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July 1, 2013

Commitments

I finished two books last week and both authors referenced times when they made a personal commitment of discipline in some area of their life. I decided I needed to do the same. When we take time to examine our lives, we'll find areas that need some work. How many times have you felt you needed to pray more, spend more time in the Word, be more generous, eat healthier and exercise, or watch less TV? We know these things be a blessing and draw us closer to God, but we often become complacent and fail to act. Somehow we've forgoten that the life of a disciple of Jesus Christ demands the denial of self (Mt. 16:24). Makeing a personal committment to areas of discipline will help bring an awareness of this process back into your life. That doesn't mean next week you need to live like the Apostle Paul, but it does mean you need to start where you're at.

In Seeing through the Fog: Hope When Your World Falls Apart, Ed Dobson made a radical committment to live like Jesus for a year. I don't think I'm ready for that, but God did speak to me about some things I could do. One of  which is to blog everday through July. I want to encourage you to think about a personal commitment of discipline. I'd love to hear what people come up with and how God works in your life through this. Here are a few things to consider when making a personal commitment.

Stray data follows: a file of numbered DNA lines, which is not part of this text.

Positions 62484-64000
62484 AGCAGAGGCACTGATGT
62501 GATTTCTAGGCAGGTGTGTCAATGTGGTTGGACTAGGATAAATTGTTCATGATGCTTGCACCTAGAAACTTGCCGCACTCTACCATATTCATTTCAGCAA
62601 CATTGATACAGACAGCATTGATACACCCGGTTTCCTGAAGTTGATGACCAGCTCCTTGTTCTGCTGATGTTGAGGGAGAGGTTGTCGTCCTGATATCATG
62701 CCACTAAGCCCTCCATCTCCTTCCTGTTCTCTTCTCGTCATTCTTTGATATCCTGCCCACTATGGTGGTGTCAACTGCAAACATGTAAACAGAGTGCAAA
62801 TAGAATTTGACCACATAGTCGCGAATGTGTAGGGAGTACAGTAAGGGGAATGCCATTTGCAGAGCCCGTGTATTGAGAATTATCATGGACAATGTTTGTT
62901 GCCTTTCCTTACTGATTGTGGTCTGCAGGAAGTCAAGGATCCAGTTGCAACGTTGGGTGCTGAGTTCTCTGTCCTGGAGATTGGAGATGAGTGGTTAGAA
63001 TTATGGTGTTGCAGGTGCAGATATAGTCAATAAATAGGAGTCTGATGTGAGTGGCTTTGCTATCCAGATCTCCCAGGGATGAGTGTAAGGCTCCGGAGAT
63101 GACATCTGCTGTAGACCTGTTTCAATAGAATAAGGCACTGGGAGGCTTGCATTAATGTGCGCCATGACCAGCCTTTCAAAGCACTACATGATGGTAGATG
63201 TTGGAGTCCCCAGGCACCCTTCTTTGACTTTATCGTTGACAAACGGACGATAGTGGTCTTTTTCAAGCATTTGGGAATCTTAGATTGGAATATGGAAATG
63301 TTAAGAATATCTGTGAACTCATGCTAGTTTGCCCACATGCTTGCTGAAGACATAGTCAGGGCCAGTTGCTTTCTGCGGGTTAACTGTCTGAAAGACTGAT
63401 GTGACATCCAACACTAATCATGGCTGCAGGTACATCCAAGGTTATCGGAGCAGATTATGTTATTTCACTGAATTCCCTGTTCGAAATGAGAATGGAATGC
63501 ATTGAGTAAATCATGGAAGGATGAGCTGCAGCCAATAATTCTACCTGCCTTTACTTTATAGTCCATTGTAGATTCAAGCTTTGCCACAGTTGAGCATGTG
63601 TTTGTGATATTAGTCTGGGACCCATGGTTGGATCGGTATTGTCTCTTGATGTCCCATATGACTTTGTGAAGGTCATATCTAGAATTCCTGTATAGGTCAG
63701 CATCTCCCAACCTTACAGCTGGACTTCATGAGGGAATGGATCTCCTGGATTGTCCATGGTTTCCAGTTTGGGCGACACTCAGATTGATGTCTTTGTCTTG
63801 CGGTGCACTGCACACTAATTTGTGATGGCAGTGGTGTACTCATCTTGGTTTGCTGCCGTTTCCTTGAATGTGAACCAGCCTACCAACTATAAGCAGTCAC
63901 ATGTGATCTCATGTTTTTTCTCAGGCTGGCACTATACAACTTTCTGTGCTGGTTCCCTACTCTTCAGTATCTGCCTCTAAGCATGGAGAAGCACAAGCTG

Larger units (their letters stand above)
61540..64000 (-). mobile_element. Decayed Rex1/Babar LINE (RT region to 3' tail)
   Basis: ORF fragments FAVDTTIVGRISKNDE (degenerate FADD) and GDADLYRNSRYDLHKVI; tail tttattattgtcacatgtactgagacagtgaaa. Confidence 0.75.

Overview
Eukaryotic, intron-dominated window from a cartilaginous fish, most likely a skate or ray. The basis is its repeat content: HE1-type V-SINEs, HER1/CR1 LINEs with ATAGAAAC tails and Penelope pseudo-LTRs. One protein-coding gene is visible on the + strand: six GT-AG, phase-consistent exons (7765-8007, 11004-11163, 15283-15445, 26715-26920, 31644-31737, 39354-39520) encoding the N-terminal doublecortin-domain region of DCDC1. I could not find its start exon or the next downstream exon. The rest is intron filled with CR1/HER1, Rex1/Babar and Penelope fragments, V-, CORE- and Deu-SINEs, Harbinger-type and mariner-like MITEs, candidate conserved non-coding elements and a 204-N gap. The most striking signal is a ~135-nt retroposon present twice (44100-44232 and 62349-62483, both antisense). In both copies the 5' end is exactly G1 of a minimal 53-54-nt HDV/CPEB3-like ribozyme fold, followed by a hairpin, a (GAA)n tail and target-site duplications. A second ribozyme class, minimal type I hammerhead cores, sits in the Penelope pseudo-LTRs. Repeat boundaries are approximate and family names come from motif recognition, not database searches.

1. Pray first. Ask the Holy Spirit for His help and guidence (Mt. 7:7).
2. Write it down. Put your committment on paper (or Evernote like I did) and sign your name. Make it visible.
3. Be specific. Use "smart" goals that are measurable and doable. Set a specific time frame.
4. Start small. Don't overwhelm yourself with unrealistic committments. Find something doable yet challenging. This has to be a sacrifice. It has to stretch you and change your thinking (Rom. 12:1-2).
5. Make yourself accountable. Tell a spouse, friend, or accountability person what your commitments are (or the entire internet like I'm doing now).
6. Journal. Take time to journal your thoughts and your experiences.